There are several things about this case that are fascinating to me, and the story is much larger than just Jamal Khashoggi. First, within days of his disappearance, Turkish authorities began talking about video and audio, including recordings of Saudi assassins torturing Khashoggi, cutting off his fingers, and then actually chopping him up while he was still alive. One Turkish government official said Khashoggi's Apple watch recorded the event. That was laughable. What we really saw was, essentially, an admission by the Turkish government that it has the Saudi consulate in Istanbul wired for audio and video. The Turks must have had a very good reason for exposing what's known in the spy world as "sources and methods."
Sure, every country spies on every other country. But why blow a major intelligence collection operation over one dead journalist? It's because, again, the case is bigger than just Jamal Khashoggi.
Second, Muhammad bin Salman had to call presidential son-in-law Jared Kushner to ask why anybody even cared about the murder. Why were otherwise friendly members of Congress making statements and using words like "sanctions" and "crime?" It was a mystery. As I said, Khashoggi had no tribal backing in Saudi Arabia and he wasn't a US citizen, so why should anybody care about him? I don't know what Kushner's answer was, but that Muhammad bin Salman couldn't figure out on his own that you shouldn't go around kidnapping, murdering, and dismembering journalists is astounding. That Khashoggi was a US green card holder and a columnist for the Washington Post apparently never occurred to him.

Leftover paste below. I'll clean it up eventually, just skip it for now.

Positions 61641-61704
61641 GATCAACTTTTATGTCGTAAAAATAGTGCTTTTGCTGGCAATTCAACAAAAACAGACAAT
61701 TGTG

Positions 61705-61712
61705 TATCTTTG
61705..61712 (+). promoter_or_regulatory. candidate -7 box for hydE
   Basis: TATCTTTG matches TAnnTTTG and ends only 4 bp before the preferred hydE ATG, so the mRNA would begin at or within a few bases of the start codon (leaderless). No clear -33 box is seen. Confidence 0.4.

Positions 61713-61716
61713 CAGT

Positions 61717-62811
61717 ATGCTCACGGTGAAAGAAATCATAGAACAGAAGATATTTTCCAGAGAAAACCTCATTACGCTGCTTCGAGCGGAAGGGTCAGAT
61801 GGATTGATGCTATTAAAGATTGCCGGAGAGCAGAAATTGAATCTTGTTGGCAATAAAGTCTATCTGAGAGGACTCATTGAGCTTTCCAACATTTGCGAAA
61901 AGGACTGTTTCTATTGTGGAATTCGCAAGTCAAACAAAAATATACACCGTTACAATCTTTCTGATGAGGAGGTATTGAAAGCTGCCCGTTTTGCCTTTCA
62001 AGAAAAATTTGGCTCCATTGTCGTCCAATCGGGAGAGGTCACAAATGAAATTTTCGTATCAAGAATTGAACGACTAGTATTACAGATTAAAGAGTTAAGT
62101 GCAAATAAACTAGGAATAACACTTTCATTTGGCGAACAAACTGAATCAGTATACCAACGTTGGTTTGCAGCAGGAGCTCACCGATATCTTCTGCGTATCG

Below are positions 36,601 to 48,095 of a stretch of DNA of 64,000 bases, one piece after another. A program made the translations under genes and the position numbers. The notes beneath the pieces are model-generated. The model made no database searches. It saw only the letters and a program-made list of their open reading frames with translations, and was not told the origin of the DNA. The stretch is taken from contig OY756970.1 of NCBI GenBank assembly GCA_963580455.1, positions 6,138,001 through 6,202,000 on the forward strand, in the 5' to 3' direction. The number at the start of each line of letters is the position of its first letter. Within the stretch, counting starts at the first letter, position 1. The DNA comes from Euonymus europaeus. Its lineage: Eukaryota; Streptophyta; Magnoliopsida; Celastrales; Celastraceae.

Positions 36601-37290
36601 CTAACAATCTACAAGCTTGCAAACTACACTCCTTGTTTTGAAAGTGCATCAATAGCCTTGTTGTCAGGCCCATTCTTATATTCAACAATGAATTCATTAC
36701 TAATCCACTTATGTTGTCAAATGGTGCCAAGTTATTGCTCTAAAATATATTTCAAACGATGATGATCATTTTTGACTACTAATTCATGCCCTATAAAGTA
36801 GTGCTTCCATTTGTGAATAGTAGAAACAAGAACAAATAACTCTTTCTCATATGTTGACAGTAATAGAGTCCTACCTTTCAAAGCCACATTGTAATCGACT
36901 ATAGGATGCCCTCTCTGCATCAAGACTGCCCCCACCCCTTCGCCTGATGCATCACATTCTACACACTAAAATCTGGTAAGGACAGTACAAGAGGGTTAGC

Third is the question of why the Turks would put so much into the investigation. President Recep Tayyip Erdogan gave a nationally-televised speech condemning the killing, he assigned the Turkish National Intelligence Service to carry out the investigation, he invited the FBI in to assist, and he strong-armed the Saudi government into allowing the Turks access to the Saudi consulate and the consul's house (he had already fled to Saudi Arabia) to look for evidence.
The reason for all of this is likely geostrategic. The Turks hate the Saudis, their rivals for regional domination. The Turks have sided with the Qataris in their ongoing struggle against the Saudis. And the Turks are on the opposite side of the war in Syria, where the Saudis support what some of my former CIA colleagues call the "moderate wing" of al-Qaeda. Erdogan sees the Khashoggi killing as a golden opportunity to knock the Saudis down a peg or two, curry favor with the United States, and begin to rehabilitate his own reputation in the international press, following a roundup of journalists after a coup attempt against him in 2016. It's a no-lose situation for the Turks.
None of that, however, solves any of the problems caused so far by Muhammad bin Salman. The crown prince is only in his early 30s, his elderly father, the king, is unlikely to be on the scene much longer, and Muhammad bin Salman already has either arrested or exiled pretty much any family member who could pose a threat to his authority. He's launched a genocidal war in Yemen that the United Nations says could lead to the starvation of as many as 14 million people, he has supported and financed Islamist extremists in Syria, and he has worked to overthrow the royal family of Qatar. Muhammad bin Salman simply has to go.